Wednesday, 25 January 2006
Dear Brothers and Sisters,
1. Today concludes the Week of Prayer for Christian Unity, during which we reflected on the constant necessity to invoke the Lord for the immense gift of full unity among all of Christ's disciples. Indeed, this prayer contributes in an essential way to make the common ecumenical effort of the Churches and Ecclesial Communities more sincere and fruitful.
At this gathering of ours, I would like to take up once more the meditation on Psalm 144, proposed by the Liturgy of Vespers in two distinct moments (cf. vv. 1-8 and vv. 9-15). The tone is still hymnal and entering into the scene is, also in the second movement of this Psalm, the figure of the "Anointed One", that is, the "Consecrated One" par excellence, Jesus, who draws everyone to himself to make of all "one" (cf. Jn 17:11, 21). It is not by chance that the scene dominating the hymn is marked by prosperity and peace, symbols typical of the messianic era.
2. For this reason, the hymn is defined as "new", a term which, in biblical language, evokes not so much the exterior novelty of the words, as the ultimate fullness that seals hope (cf. v. 9). It sings, therefore, of the destination of history where the voice of evil, described by the Psalmist as "lies" and "perjury", expressions which indicate idolatry (cf. v. 11), will finally be silenced.
But this negative aspect is replaced by a more spacious positive dimension, that of the new world, a joyful one about to appear. This is the true shalom or messianic "peace", a luminous horizon that is articulated with a series of images drawn from social life: they too can become for us an auspice for the birth of a more just society.
3. It is above all the family (cf. v. 12) that is founded on generations of young people. Sons, the hope of the future, are compared to strong saplings; daughters are like sturdy columns supporting the house, similar to those of a temple.
From the family we pass on to agriculture and farming, to the fields with its crops stored in the barns, with large flocks of grazing sheep and the working animals that till the fertile fields (cf. vv. 13-14).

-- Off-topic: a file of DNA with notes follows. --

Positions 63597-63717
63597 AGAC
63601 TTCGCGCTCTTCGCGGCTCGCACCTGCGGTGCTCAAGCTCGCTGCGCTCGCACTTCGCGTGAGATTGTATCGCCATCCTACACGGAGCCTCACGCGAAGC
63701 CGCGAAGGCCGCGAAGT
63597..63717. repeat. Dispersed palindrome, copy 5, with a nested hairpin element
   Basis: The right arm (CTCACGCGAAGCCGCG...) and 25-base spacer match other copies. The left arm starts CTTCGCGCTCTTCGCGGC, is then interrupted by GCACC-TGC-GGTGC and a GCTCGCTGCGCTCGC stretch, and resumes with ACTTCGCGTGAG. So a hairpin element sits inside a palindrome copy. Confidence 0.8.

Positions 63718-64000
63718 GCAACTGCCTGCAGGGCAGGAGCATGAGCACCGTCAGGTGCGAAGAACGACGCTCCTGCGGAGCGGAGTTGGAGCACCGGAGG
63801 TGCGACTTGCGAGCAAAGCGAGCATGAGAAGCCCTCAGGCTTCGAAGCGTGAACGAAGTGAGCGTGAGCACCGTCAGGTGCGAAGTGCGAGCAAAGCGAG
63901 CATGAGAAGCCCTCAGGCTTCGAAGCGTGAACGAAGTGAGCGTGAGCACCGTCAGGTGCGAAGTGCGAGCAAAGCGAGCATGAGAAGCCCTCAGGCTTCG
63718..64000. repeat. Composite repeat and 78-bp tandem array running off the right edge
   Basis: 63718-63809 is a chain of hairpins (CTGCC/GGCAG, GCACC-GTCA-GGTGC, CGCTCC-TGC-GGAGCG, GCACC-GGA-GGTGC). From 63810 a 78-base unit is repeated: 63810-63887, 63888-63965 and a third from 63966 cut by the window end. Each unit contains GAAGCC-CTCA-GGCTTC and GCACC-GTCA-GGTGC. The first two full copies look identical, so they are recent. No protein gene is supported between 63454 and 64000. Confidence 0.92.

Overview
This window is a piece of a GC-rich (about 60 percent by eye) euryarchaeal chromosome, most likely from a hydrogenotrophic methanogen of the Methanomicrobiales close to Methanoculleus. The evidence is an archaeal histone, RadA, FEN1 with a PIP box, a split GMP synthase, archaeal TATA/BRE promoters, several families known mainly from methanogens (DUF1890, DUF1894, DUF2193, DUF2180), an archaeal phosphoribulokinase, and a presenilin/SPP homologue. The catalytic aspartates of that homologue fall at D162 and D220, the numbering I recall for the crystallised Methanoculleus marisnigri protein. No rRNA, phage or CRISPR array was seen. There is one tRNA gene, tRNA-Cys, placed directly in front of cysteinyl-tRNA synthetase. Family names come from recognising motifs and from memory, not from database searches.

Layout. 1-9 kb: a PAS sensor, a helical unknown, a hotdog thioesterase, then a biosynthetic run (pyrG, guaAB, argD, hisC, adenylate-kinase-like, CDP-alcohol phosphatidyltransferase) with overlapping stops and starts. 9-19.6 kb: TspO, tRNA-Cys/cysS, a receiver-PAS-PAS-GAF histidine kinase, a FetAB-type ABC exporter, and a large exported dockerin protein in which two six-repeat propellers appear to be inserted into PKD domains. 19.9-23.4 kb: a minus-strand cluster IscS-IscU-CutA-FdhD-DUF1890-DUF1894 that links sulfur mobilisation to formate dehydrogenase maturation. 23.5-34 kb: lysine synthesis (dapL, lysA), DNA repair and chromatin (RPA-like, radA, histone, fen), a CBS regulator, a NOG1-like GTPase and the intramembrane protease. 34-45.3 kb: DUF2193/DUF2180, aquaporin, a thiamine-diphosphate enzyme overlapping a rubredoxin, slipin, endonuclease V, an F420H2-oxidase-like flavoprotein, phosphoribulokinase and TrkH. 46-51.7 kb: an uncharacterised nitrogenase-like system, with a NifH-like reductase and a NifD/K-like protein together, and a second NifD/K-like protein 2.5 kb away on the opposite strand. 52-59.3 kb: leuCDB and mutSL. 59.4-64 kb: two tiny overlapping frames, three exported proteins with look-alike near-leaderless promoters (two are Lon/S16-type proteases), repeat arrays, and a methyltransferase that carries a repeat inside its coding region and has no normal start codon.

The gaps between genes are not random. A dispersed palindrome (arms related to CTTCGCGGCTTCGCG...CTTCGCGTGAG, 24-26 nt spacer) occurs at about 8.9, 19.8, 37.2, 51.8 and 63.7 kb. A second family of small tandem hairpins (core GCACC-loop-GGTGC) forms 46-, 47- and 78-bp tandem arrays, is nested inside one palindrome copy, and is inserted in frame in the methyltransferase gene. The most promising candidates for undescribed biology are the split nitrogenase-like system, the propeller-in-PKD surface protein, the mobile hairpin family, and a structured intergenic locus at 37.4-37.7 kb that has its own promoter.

Our gaze then turns to the city, that is, to the entire civil society which finally enjoys the precious gift of public peace and order. Indeed, the city walls are never more to be "breached" by invaders during assaults; raids are over, that mean plundering and deportation, and finally, the "sound of weeping" of the despairing, the wounded, victims and orphans, the sad inheritance of war, is no longer raised (cf. v. 14).
4. This portrait of a different yet possible world is entrusted to the work of the Messiah and also to that of his people. Under the guidance of Christ the Messiah, we must work together for this project of harmony and peace, stopping war's destructive action of hatred and violence. It is necessary, however, to make a choice, choosing to be on the side of the God of love and justice.
It is for this reason that the Psalm ends with the words: "Happy the people whose God is the Lord" (v. 15). God is the Good of goods, the condition of all other goods.
Only a people that knows God and defends spiritual and moral values can truly go towards a profound peace and also become a strength of peace for the world and for others; therefore, together with the Psalmist they can sing the "new song", full of trust and hope.
Spontaneous reference is made to the new covenant, to the novelty itself of Christ and his Gospel.
But we must find the right peg for these ten strings, these Ten Commandments. And only if these ten cords of the Ten Commandments - as St Augustine says - are strummed by the charity of the heart do they sound well.
Charity is the fullness of the law. He who lives the Commandments as a dimension of the one charity, truly sings the "new song". Charity that is united to the sentiments of Christ is the authentic "new song" of the "new man", able to create also a "new world".
This Psalm invites us to sing "on the ten-stringed harp" with a new heart, to sing with the sentiments of Christ, to live the Ten Commandments in the dimension of love and to thereby contribute to the peace and harmony of the world (cf. Esposizioni sui Salmi, 143, 16: Nuova Biblioteca Agostiniana, XXVIII, Rome, 1977, p. 677).
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To special groups
I welcome the English-speaking pilgrims here today, especially the students and teachers from Denmark and the ecumenical group from Japan. I greet also those who have come from Ireland, New Zealand and the United States of America. May you experience in your lives the peace and joy of Christ our Lord, and may God bless you all.
Lastly, my thought goes to you, young people, the sick and newly-weds. Among the young people I especially have in mind the students of the "Leopardi" lycée of San Benedetto del Tronto, accompanied by Bishop Gervasio Gestori, and the alumni of the "Pio IX" Pontifical School of Rome. Following the example of the Apostle Paul, whose conversion we celebrated today, I invite you all to live authentically the Christian vocation.
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